As automakers and technology companies hurtle forwards in the development of autonomous vehicles, with Ford among others aiming to establish fully autonomous fleets in the next decade, much of the public attention paid to technological development has focused on the radar, camera, and sensor technology necessary to create a vehicle’s sensory intelligence. However, this technology merely enables the car to guide itself. As individual vehicles are merely part of larger transportation networks, additional technology is required to govern their behavior and interactions in their wider environment.
Before the autonomous vehicles being developed by automakers can take to the road, they will require detailed maps and knowledge regarding the systems they are destined to operate in. As such, there is a great need for creating a database of highly detailed maps that will provide individual vehicles with the data necessary for them to operate safely, filling out the vehicles’ understanding of its surrounding area and, thereby, improving its safety. This task, experts say, is one of a monumental scope as the level of detail required in these maps well exceeds the detail in available maps designed for GPS systems. Furthermore, these maps must also be three-dimensional. Currently these maps are being developed primarily by the companies developing autonomous vehicles or contributing to specific pilot projects, such as Google spin-off Waymo, which has mapped the areas in and around individual cities of interest to it, and Nokia spin-off Here, mapping cities around Europe and the U.S. The process of creating these maps requires driving vehicles with advanced lidar detector units attached to them around the cities and collating all of this gathered data together with the necessary annotation—a process which Here is working to automate with algorithms.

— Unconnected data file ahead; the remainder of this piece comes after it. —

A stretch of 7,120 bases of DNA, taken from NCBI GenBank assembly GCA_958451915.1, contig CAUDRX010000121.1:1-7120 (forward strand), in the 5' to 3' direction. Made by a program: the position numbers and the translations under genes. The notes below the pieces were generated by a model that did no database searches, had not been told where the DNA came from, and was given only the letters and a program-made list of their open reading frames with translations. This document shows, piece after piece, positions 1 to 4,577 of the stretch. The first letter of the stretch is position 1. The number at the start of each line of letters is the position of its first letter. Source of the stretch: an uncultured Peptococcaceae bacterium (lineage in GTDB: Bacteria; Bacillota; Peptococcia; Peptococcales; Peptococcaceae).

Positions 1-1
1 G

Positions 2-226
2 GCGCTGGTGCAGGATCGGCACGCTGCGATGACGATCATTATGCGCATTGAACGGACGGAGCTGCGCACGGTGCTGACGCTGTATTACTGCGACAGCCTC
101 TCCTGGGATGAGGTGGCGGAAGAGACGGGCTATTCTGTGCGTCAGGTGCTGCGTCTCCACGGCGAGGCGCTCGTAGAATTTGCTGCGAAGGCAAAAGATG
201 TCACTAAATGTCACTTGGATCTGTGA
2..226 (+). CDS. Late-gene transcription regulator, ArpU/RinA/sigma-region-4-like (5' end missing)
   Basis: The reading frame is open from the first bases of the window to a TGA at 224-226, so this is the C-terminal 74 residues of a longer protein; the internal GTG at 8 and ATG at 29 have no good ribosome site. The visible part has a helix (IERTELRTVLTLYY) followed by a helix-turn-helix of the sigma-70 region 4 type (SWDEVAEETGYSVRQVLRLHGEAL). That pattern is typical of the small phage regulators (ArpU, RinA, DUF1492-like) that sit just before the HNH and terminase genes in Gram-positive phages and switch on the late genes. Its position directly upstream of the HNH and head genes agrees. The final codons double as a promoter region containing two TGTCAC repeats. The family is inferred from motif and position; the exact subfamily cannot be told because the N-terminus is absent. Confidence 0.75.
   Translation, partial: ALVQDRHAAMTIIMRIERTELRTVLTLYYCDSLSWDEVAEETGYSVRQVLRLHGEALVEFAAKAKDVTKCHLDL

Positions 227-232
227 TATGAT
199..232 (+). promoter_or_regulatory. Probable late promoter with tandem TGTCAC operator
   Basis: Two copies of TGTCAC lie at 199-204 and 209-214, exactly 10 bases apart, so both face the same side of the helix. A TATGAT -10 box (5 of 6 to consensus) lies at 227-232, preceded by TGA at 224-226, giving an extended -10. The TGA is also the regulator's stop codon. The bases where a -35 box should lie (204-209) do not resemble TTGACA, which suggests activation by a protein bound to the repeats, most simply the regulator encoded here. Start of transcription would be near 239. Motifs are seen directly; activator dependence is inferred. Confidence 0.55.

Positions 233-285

While digital maps offer individual vehicles with information regarding their physical environment, these vehicles, nonetheless, remain essentially isolated from the rest of the traffic system around it. As such, communication networks play a crucial role in connecting the vehicles to each other and enabling the cars to react to conditions beyond the reach of its sensors or cameras. Many carmakers are currently already engaged in developing so called V2V, Vehicle to Vehicle, communication technology, but the coming advent of 5G technology is expected to enable a new generation of Vehicle to Everything (V2X) technologies. However, while vehicle makers await the development of a fixed 5G specification, these systems remain based in 4G-enabled dedicated short range communications (DSRC) technology. Once established, these 5G networks, in combination with the existing DSRC technology, will enable true freedom from existing cellular networks and allow vehicles to communicate directly and, thereby, make them suitable to rural areas as well as densely populated urban areas.
The next five years thus pose an interesting challenge for mapping and communications companies as well as the public sector in establishing comprehensive digital map databases and shared communication systems that will enable the dynamic growth of future transportation networks.